Exhibition bouts are not a new thing in boxing. Muhammad Ali fought Japanese wrestler Antonio Inoki. Oscar De La Hoya boxed basketball player Shaquille O’Neal. Even the iconic Joe Louis participated in several exhibitions duringWWII for troop’s morale.
However, the landscape changed when Floyd Mayweather Jr famously boxed UFC icon, Conor McGregor, in 2017, seemingly forever.
Since that fateful bout, the market for such contests has exploded. As well as crossover contests between boxers and MMA fighters, there are now all-Youtuber fights, with video bloggers taking part in both white-collar and ‘professional’contests. Even weathered legends of yesteryear like Mike Tyson, Roy Jones Jr and Julio César Chávez have returned to the ring to take part in unlicensed exhibitions.
There are split opinions in boxing on the impact such contests have on the sport. Some think such fights are a disgrace that undermines boxing’s integrity. Others argue that such high-profile events bring extra attention to the sport, and with it a new wave of fans, immersing themselves in the world of boxing.
I agree that everyone should be free to do as they like, providing it is legal and morally correct. If you can make a few quid out of taking part in such a contest, who am I to say you shouldn’t take it?
It massively frustrates me that events like this Saturday’s, give a bigger platform to arseholes like Jake Paul, who represents everything that is wrong with modern-day society.
Paul screams for attention. The Youtuber lives his whole life showing off on social media, has made all manner of offensive and enraging statements and has now been accused of sexual assault. He masquerades behind the veil of being a ‘professional boxer’ and brings untold negative press on the sport that I adore.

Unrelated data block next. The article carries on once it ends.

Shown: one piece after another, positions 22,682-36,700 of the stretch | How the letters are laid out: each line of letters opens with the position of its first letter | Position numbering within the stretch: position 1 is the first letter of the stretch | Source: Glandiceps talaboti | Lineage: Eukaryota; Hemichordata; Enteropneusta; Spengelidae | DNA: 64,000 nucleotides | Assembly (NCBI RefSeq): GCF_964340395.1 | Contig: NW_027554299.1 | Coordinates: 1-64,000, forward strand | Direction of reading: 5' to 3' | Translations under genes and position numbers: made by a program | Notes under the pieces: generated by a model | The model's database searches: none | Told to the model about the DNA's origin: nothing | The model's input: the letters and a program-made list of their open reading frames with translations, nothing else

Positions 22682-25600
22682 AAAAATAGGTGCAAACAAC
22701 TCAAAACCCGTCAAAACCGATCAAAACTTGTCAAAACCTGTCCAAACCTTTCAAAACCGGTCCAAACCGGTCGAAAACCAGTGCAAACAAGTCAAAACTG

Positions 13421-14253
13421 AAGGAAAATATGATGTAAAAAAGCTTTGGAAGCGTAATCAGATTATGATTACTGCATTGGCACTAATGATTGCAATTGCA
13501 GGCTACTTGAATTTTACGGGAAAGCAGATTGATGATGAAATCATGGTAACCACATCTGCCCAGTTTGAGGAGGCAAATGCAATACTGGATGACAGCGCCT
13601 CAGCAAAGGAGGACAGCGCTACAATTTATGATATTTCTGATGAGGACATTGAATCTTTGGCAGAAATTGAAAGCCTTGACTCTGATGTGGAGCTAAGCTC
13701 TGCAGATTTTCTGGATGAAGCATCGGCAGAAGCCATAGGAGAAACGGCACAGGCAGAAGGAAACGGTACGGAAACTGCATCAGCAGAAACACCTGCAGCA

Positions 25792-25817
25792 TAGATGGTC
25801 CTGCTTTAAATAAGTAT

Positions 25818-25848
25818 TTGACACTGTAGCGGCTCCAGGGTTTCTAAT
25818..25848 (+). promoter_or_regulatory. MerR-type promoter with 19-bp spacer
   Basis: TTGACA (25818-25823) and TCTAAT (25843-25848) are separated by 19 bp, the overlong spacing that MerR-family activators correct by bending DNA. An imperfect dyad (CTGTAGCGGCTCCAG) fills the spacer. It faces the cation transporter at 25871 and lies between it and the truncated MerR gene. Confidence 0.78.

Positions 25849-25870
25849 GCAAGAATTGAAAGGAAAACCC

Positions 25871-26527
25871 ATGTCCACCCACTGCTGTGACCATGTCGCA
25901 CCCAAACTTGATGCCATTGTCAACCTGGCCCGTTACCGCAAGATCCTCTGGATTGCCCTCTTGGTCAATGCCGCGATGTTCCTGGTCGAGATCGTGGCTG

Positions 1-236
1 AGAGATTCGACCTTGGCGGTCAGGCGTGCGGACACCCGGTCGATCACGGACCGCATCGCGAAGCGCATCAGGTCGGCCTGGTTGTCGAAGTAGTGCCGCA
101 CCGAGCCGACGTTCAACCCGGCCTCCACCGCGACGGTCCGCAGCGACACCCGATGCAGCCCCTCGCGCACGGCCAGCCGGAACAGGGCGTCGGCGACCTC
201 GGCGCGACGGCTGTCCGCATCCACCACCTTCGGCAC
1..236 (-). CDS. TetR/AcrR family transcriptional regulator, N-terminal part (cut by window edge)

Paul made his maiden appearance in a boxing ring as a white-collar fighter on the undercard of his brother, Logan Paul, versus KSI in the first of these all-Youtuber fights. Jake successfully beat KSI’s brother, Deji.
Like his brother and KSI, Jake Paul somehow got a professional license. He took part on the undercard of the Logan KSI rematch in 2020 in Miami. Billy-Joe Saunders also featured on the bill, defending his WBO super-middleweight title in the process.
On that particular occasion, Jake Paul stopped another Youtuber, AnEsonGib, in the first round. Many remarked that Paul looked decent in his appearance against Gib. In reality, he fought a person with no boxing experience whatsoever and won easily.
After this victory, Jake Paul decided that he was now a ‘professional boxer', and that his future lay in the realm of fighting. In his second 'pro' appearance, Paul boxed American Footballer Nate Robinson on the undercard of Mike Tyson versus Jones Jr.
It’s safe to say in that contest Robinson posted the worst boxing professional debut since that of infamous Jim 'The Birdman' Smith. Robinson danced around like Bambi on ice, before being rendered unconscious in the second round.